Currently 20 ppm or less of gluten is considered gluten free and GRAS (generally recognized as safe) for people with gluten intolerance and celiac disease.  Once the FDA starts enforcing strict testing for gluten free products, that is the standard they will have to meet.  Unfortunately, the severity of my celiac disease causes me to react to only 2 ppm.  So what’s the answer here?  Buy gluten free products produced in Canada.  They have much stricter regulations than we do and make some damn good muffins.

January 7, 2012

Down and Out

Recently while I was listening to Regina Spektor, one of my all time favorite singer/songwriters, I heard a line that I hadn’t noticed before:  “The genius next door was bussing tables.”  And I realized that’s where I am right now…except at least that genius has a job.  Ok, I’m not saying that I’m a genius, but I am quite smart.  I graduated with a great degree from a great university, and here I am sitting in my apartment, sick as a dog, jobless, and I’ll admit a little hopeless right now.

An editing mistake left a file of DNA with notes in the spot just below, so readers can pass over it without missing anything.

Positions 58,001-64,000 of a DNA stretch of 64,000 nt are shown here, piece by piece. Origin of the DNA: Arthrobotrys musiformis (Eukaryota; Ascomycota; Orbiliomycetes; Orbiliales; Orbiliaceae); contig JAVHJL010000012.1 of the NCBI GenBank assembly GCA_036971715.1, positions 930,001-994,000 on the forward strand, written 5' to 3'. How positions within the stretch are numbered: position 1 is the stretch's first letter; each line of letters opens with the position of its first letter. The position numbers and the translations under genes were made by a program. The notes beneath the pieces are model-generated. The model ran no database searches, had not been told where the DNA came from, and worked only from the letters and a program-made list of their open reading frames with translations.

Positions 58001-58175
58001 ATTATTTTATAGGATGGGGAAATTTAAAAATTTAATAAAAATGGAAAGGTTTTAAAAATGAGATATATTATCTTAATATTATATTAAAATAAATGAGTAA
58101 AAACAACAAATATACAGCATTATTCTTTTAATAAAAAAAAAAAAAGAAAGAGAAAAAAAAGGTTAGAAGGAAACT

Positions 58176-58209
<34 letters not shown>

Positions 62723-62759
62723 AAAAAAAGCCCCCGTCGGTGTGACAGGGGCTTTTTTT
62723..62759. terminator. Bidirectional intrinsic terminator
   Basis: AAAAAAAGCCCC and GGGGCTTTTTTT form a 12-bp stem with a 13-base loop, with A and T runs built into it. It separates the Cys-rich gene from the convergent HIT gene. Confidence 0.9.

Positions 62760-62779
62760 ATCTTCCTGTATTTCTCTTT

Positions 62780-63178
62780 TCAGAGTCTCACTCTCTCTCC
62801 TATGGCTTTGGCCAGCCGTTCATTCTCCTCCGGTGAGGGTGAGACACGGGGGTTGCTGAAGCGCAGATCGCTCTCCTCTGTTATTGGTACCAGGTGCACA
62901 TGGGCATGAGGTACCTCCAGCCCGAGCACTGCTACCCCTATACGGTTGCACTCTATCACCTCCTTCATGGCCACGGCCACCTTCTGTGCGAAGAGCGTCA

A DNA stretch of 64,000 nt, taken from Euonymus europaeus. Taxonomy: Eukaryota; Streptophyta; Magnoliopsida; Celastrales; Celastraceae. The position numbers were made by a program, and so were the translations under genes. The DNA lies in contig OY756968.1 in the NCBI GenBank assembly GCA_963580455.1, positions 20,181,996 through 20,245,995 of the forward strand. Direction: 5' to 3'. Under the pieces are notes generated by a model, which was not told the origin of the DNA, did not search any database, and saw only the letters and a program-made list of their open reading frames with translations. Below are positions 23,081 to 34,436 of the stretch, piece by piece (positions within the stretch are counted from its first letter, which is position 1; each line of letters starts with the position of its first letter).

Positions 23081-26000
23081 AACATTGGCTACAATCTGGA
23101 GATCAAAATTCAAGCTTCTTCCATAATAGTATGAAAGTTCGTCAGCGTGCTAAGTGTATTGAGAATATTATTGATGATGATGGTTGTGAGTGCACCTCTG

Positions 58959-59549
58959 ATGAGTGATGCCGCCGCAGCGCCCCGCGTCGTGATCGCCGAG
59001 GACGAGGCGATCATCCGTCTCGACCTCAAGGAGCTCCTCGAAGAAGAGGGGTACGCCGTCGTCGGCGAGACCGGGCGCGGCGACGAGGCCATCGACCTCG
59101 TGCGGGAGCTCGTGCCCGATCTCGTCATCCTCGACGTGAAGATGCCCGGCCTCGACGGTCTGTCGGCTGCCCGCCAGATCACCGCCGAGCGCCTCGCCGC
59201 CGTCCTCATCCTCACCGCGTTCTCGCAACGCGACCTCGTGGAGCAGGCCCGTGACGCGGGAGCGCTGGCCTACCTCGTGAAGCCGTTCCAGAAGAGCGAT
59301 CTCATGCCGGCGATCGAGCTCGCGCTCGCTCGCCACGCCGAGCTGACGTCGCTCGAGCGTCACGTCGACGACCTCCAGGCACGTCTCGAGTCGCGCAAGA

My celiac symptoms aren’t getting better yet, and my compromised immune system is causing all kinds of other problems.  Today I had to wander outside to buy chicken broth for my cold, yogurt for my antibiotics, and ginger ale for the vomiting that my antibiotics are causing.  I bought all of this while hobbling around the grocery on my cane because my celiac induced vertigo is back.  Let me tell you, I looked like a mess!
But don’t feel bad for me (and trust me, you won’t once you finish this sentence) because I just got back from Fiji!  That’s right, Fiji, the tropical island on the other side of the world.  William’s all too generous aunt and uncle invited me to join them along with William and his two brothers for a week in tropical paradise.  The five of them spent most of their days scuba diving, while I sun bathed, went to the spa, and sipped alcoholic drinks from coconuts.  As it turns out, Fiji is the perfect place for people with celiac disease or dairy allergies seeing as the majority of their food consists of fruit and fish.  Everything I had there was delicious!
So now back in my apartment in cold, gray Boone, I’m looking at pictures from the trip, admiring my extra freckles in the middle of winter, and realizing that maybe all of this is going to work itself out after all.

What I've Been Cooking:

Chicken Broth:  combine various chicken pieces or a whole chicken to a stock pot along with carrots, celery, onions, garlic, peppercorns, parsley, thyme, and salt.  Cover with water and let simmer away until chicken is cooked through.  Strain and you're done.  I like to freeze mine in muffin tins so I can heat up an individual serving when I'm feeling sick or add some to sauces.